Real-world problems are complex, uncertain, and changing. Problem solving and decision making in many critical areas , including building sustainable environments, managing disaster recovery, designing personalized medicine, engineering devices to help the aged, are often complicated by incomplete information, varying assumptions, and limited resources. These problems require solutions that are adaptive, usable, and cost-effective. These solutions mandate computational methodologies that can effectively manage "change".
Most AI techniques that manage complexity and uncertainty assume stationary environments; the underlying assumptions, world dynamics, action alternatives, and potential outcomes are predetermined and unchanged over the course of the problem solving process. In many real-world situations, however, the environment is non-stationary and perceptions are often different from expectations. In other words, the world model as the problem solver understands it is often changing. It is also impractical to pre-enumerate all the possible scenarios or alternatives beforehand.
- For a chronically ill patient with an acute complication, the physiological state of the patient may deteriorate over a period of time with different rates at different stages. How can a diagnostic test or treatment protocol advisor be adjusted accordingly?
- In a game situation, an aggressive player suddenly changes his tactics and starts to play defensively. How can a game AI detect the changes in the play pattern effectively and adjust countering strategies accordingly?
- In social networks and web-based interactions, some unseen emerging behavioral or communication patterns may be relevant to marketing agencies or intelligence departments. How can a monitoring program detect significant emerging patterns?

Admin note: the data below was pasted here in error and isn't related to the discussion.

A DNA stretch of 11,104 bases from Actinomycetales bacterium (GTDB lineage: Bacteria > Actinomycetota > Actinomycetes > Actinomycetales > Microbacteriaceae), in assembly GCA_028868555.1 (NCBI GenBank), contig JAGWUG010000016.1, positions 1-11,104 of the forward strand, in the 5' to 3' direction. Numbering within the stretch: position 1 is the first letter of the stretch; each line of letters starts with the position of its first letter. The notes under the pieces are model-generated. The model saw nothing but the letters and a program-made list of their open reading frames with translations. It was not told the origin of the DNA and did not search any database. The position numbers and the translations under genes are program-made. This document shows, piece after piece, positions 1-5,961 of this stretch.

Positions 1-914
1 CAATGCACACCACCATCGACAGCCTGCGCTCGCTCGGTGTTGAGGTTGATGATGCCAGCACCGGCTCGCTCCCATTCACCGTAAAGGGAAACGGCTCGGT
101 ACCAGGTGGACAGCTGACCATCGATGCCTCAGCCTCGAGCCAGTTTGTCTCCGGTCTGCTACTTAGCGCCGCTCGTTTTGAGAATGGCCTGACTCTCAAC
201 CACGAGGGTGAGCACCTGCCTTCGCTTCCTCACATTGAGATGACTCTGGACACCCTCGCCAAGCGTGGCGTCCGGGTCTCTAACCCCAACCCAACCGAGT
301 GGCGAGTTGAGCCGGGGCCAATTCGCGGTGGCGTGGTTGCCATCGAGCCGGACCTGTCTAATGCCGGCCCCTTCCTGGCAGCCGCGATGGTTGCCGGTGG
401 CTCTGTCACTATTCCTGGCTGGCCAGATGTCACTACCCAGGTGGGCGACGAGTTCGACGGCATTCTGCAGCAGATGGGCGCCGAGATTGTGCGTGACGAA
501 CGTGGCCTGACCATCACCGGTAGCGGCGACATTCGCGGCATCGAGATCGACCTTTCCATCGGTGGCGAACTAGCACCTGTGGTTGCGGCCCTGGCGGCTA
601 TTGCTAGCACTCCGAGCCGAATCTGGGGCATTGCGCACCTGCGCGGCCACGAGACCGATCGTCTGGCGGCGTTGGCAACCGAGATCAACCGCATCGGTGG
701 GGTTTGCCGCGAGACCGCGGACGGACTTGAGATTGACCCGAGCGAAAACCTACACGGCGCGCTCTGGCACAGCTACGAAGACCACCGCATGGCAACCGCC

- For a robot roaming on unexplored Mars terrains, it might encounter dancing Martians who totally disable its original beliefs and plans. How can the robot adapt to the new surroundings and find the best course of actions?
Our current research builds on our past and on-going work in dynamic decision making in complex and uncertain domains with limited resources. Together with our research collaborators, we are working on a family of representation, reasoning, and learning techniques and frameworks that can effectively reflect and better manage the incomplete and changing nature of real-world problems.
The driving research hypothesis is as follows:
The world is non-stationary and computational solutions need to adapt to the varying environment factors and cognitive capabilities of the decision maker or problem solver.
Relevant problem representations and useful inferences should change so that new knowledge and insights can be learned more effectively in different situations.
On the other hand, smart learning techniques should detect changes in the environment, and automatically learn different models to effectively support future inferences.
Methodology and application foci
|Reasoning with Change||From Genes to Humans|